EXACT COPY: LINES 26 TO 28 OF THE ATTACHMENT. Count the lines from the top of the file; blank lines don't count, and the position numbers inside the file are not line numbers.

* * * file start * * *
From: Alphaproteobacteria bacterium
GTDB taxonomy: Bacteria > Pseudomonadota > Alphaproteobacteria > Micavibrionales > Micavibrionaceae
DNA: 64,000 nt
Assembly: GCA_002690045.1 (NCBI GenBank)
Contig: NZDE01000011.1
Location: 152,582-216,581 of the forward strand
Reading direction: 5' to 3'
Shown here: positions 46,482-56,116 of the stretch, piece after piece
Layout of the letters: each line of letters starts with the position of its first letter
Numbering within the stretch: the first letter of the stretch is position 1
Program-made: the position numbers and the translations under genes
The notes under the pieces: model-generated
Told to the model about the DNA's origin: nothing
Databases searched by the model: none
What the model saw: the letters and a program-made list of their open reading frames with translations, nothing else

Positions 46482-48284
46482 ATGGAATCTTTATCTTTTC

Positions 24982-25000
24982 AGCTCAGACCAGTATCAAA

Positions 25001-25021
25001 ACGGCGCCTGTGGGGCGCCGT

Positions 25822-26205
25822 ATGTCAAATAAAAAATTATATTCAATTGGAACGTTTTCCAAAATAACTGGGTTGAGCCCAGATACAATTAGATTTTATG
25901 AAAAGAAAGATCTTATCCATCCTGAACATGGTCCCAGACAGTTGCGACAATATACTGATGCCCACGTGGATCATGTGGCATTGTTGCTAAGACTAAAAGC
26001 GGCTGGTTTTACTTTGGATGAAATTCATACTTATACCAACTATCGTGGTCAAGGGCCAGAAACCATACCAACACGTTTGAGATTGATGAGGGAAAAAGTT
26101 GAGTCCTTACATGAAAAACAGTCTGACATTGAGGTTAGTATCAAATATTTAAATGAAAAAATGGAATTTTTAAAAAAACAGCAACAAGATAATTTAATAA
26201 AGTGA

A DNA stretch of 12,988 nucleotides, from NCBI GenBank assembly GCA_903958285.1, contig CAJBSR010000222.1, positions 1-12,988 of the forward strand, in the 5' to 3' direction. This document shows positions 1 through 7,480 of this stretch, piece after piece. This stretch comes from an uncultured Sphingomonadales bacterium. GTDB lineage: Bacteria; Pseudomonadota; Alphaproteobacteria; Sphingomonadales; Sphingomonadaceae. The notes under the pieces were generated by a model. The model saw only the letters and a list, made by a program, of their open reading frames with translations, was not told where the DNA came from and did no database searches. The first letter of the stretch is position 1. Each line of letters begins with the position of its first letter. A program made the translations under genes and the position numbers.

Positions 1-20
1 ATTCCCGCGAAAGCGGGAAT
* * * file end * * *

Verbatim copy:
26101 GAGTCCTTACATGAAAAACAGTCTGACATTGAGGTTAGTATCAAATATTTAAATGAAAAAATGGAATTTTTAAAAAAACAGCAACAAGATAATTTAATAA
26201 AGTGA

A DNA stretch of 12,988 nucleotides, from NCBI GenBank assembly GCA_903958285.1, contig CAJBSR010000222.1, positions 1-12,988 of the forward strand, in the 5' to 3' direction. This document shows positions 1 through 7,480 of this stretch, piece after piece. This stretch comes from an uncultured Sphingomonadales bacterium. GTDB lineage: Bacteria; Pseudomonadota; Alphaproteobacteria; Sphingomonadales; Sphingomonadaceae. The notes under the pieces were generated by a model. The model saw only the letters and a list, made by a program, of their open reading frames with translations, was not told where the DNA came from and did no database searches. The first letter of the stretch is position 1. Each line of letters begins with the position of its first letter. A program made the translations under genes and the position numbers.